DRS should eliminate howlers, not excuse them
Umpire Aleem Dar, centre, stands impassive. (AP Photo/Jon Super)
Upon the evidence of last night, it is clear that the decisions about DRS and its implementations need to overturned.
No, we don’t need to get rid of DRS. That would be absurd. Perhaps, on evidence, not as absurd as the decision Usman Khawaja copped last night, but still absurd.
The decisions I’m talking about are those that made DRS the toothless tiger it is in its current format. DRS doesn’t go far enough.
We saw last night the absolute worst of DRS in its current format.
To any semi-trained eye who knows even the most fundamental thing about cricket, or baseball for that matter, that decision should have been overturned.
The technology was clear. Australian number three Usman Khawaja played a terrible shot, granted. He came forward, had a windy whoosh at a wide, turning delivery from Graeme Swann, and there were a couple of noises.
There was a reason that umpire Tony Hill gave it out.
Khawaja’s biggest mistake was perhaps not reviewing it immediately, as it was clear to most people, even on first viewing, that there was daylight between bat and ball.
Instead, he trudged down the wicket, asked his mate Chris Rogers, then reviewed it.
That still shouldn’t influence the final decision.
The umpire, the crowd and the television audience all across the world watched as the third umpire looked at hot spot, then replay after replay of the ‘dismissal’.
Hot spot showed nothing. Looked to be going well for Uzzy so far.
On the front on replay, slowed down and zoomed in, there was absolutely no evidence of a deflection, of bat hitting ball or vice versa. Again, tick for Uzzy.
Finally, we go to the audio.
Well, there were two noises. The first came about a foot before the ball even passed the bat, so that one can be explained by something else. But what of that second noise?
The ball looked to have just passed the bat when that second noise came about. Could this little, mysterious, strangely non-wood-on-leather sounding noise, be the source of Tony Hill’s finger raising?
It turns out the third umpire certainly thought it was, so therefore the initial decision stood and Khawaja was on his way.
It was a shocker. Everyone who was watching on television and at the ground knew it. Everyone on Twitter, the new banter centre, knew it. Even the parochial Sir Ian Bothan and 25,000 Manchester-folk had their cries of “out” dulled as the process delved into the ins and outs, mostly outs, of the wicket.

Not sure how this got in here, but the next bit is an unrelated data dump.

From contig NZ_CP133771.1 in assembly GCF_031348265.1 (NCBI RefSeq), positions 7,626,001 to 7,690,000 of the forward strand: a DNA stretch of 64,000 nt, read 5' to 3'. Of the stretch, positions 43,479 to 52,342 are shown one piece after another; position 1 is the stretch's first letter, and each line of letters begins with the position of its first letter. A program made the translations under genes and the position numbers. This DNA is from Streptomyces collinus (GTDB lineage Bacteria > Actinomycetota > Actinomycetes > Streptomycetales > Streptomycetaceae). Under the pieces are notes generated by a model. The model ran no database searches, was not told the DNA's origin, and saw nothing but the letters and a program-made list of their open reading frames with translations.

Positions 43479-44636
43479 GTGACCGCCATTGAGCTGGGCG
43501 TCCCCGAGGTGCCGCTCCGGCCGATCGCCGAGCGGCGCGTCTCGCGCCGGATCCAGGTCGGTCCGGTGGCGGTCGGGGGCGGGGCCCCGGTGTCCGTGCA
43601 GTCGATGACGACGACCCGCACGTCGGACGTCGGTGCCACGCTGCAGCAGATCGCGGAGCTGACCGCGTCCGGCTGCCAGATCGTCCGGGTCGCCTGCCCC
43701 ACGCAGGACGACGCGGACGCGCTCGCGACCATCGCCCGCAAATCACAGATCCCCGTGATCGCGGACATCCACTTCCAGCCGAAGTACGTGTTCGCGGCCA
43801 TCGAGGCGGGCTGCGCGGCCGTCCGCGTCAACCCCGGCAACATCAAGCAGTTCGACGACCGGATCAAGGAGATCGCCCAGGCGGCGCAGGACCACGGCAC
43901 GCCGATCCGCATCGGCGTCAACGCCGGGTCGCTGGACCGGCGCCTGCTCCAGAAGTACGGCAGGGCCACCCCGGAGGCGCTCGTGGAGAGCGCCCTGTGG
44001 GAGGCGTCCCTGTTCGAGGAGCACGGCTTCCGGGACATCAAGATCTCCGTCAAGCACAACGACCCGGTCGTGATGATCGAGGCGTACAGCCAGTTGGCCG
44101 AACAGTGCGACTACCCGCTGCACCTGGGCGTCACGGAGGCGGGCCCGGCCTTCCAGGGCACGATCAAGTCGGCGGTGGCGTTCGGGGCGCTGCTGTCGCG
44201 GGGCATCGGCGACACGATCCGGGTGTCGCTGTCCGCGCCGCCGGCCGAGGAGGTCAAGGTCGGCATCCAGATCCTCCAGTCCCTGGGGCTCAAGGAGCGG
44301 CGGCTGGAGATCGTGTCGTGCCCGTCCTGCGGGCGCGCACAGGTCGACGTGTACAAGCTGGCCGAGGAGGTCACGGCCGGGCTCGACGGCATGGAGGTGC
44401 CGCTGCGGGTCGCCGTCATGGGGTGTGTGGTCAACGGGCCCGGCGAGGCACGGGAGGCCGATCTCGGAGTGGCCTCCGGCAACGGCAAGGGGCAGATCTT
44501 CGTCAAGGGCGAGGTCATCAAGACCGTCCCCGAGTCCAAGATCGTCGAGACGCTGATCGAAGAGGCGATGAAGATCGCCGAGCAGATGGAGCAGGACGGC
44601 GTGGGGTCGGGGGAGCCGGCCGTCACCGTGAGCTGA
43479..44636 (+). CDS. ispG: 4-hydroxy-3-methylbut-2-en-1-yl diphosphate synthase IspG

The only person who thought it was out was Tony Hill, and that’s why the decision remained.
The third umpire was looking for reasons to justify the initial decision, not looking at it objectively and weighing up whether or not it was actually out.
This is the problem with DRS in its current form. It acts more as a justifier of umpires’ decisions more than using technology to get the right call.
I’m happy with the review system being put in the hands of players. Only Khawaja really knows whether he’s hit that, so he should be allowed to challenge the umpire whether he has or has not.
The key issue is that the man in the box cannot simply be on the lookout for reasons to back up ‘his man’ in the middle. He should do what every umpire does; take a step back, ask him or herself whether it’s out or not, and make a decision.
We’re spoilt for LBWs, of course, because we have a relatively accurate hawk-eye system that more or less takes it out of the umpires’ hands.
But nicks, edges, snicks and tickles are a completely different story. They murky the DRS water worse than the infamous stormwater drain near Bondi.
The umpires don’t have access to snicko, because apparently it’s too unreliable. Well, going on the Khawaja decision, hot spot might soon find itself in the ‘optional’ category, as that too is unreliable. Usman found that out the hard way.
If there’s no hot spot, and no snicko, and no evidence of bat on ball or a deflection, and the only evidence for going with the original call is the faintest of sounds, later shown on the horribly unreliable snicko to be made about a metre past the bat, the system’s broken.
The technology’s fine; the implementation, quite frankly, needs to show evidence why it should stay.
Because when the best the man in the box can do is try and find excuses for howlers, the man in the box needs to be taken outside, and replaced by a new man in the box.
Preferably one that knows his ear from his elbow and his nicks from his nothings.
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